Monday, August 14, 2006

Ports, Immigrants, and Passenger Records

Whether they arrived by ship from Europe, Asia or somewhere else, or whether they came across the Canadian or Mexican borders, our immigrant ancestors usually came to the USA through a port of entry. Beginning in 1820 (and much later for the land border ports) their names were usually recorded on some kind of record for that port. These records are sometimes called "ship manifests" or "passenger lists" or "immigration records" or "alien arrivals" or something similar. Many of these records or copies of them have survived and they are kept at the National Archives (over the years some have been lost or destroyed). Quite a few of them have been microfilmed and some of these microfilms have been digitized and put online.

Here are the twelve most popular ports used by immigrants to the United States from 1820-1920 based on number of immigrant arrivals...

  • New York, New York
  • Boston, Massachusetts
  • Baltimore, Maryland
  • Philadelphia, Pennsylvania
  • New Orleans, Louisiana
  • San Francisco, California
  • Key West, Florida
  • Portland-Falmouth, Maine
  • Galveston, Texas
  • Passamaquoddy, Maine
  • New Bedford, Massachusetts
  • Providence, Rhode Island
But there are many more ports where immigrants arrived.

Four years ago I made a webpage that listed all the ports I could find that have published immigrant arrival records. The page has been updated several times. I've been spending the last three days updating the webpage again - I added more ports and updated others - because the National Archives continues to publish more records of immigrant arrivals at ports. And more continue to go online.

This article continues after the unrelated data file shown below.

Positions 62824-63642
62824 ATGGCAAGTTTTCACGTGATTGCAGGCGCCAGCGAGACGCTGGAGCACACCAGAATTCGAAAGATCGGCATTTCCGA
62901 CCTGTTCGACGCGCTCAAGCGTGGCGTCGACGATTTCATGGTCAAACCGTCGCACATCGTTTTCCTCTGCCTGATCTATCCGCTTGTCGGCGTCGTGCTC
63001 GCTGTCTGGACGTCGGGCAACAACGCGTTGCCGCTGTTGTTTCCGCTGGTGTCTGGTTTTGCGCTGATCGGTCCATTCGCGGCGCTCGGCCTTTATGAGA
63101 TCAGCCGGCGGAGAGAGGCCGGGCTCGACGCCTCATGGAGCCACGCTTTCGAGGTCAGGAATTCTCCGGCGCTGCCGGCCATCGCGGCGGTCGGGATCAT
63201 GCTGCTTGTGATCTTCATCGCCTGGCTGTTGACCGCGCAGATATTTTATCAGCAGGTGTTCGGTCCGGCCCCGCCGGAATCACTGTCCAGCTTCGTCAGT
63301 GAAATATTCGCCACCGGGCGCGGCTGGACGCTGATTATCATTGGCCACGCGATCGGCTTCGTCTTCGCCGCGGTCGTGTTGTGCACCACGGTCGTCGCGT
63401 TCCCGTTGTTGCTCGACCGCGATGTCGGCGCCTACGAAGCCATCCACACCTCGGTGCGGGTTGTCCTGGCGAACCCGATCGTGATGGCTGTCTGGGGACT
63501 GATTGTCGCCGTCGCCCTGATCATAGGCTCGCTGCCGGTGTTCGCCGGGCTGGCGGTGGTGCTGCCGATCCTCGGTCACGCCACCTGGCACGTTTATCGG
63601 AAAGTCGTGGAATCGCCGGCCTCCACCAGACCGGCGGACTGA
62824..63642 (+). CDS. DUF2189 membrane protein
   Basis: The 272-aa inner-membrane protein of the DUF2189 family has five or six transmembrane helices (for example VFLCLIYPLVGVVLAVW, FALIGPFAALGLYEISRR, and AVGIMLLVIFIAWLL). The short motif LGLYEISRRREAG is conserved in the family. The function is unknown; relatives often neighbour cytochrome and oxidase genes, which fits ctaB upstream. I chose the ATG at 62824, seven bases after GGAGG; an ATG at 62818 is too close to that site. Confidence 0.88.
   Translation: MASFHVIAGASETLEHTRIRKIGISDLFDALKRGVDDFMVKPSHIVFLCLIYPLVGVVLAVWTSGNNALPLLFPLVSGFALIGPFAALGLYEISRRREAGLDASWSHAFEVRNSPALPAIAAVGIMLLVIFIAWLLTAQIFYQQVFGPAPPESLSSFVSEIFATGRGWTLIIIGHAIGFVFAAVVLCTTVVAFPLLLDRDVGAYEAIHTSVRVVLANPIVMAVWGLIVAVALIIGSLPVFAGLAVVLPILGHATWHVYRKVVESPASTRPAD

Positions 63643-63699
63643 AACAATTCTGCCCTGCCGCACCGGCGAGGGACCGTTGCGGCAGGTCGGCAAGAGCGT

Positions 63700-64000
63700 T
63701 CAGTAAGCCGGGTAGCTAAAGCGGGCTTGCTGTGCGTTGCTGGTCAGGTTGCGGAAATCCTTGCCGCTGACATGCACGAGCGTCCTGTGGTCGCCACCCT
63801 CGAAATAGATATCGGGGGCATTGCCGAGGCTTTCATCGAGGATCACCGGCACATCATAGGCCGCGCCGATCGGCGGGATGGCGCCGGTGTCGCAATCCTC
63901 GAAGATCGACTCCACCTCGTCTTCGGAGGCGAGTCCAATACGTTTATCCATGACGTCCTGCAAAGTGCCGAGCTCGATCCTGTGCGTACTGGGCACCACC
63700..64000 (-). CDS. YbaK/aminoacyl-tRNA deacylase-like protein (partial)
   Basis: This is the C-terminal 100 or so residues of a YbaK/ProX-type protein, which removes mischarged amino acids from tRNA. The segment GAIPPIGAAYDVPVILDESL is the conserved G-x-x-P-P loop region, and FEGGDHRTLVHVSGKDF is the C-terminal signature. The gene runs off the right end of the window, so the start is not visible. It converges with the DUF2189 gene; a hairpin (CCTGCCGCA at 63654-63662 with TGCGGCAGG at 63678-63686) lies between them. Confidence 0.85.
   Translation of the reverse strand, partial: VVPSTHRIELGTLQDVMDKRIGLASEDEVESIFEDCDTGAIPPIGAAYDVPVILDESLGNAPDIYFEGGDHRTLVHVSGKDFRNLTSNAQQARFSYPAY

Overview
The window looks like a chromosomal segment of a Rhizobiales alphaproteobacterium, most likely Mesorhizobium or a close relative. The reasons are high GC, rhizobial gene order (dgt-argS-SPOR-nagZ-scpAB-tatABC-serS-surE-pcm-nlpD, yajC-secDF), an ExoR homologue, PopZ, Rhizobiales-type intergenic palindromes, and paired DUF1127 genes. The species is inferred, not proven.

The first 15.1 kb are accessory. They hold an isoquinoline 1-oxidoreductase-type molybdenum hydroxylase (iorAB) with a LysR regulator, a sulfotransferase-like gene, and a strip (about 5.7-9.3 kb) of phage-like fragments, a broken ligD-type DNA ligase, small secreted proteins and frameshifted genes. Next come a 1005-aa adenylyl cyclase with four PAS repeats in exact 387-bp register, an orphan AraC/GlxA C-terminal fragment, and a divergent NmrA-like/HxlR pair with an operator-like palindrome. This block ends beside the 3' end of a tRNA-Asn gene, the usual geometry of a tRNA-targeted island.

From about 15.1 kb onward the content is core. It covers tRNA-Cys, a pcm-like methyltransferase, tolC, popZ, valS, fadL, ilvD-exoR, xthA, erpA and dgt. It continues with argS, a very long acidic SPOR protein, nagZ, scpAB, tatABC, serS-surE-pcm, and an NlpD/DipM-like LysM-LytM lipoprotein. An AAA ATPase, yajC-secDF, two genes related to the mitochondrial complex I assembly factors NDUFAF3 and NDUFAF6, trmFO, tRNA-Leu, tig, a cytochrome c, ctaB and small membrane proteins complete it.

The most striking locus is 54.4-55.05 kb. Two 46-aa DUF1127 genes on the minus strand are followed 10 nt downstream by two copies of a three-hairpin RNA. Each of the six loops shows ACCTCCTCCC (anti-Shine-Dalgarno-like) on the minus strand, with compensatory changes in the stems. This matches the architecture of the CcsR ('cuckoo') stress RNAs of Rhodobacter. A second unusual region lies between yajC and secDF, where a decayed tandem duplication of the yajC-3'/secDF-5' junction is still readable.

You won't find every port here, but you will find a lot of them. They're arranged alphabetically by state. Included are links to lists of microfilm or research guides or finding aids or online records or whatever I could find to help you find your ancestor's name in the records of that port.

U.S. Immigration Ports and Their Available Records or Passenger Lists 1820-1957

If you aren't sure where your ancestor arrived, you might find this guide helpful: Tips for Determining Your Ancestor's Port of Arrival

1 comment:

Anonymous said...

I must agree with Carlo!29; your Blog *is* excellent. My only problem is that the Line I am searching came over between 1750 & 1795...actually, two individuals were captured by the British, returned to England and then came over a second time...still before 1800....sigh, and the Brick Walss get higher...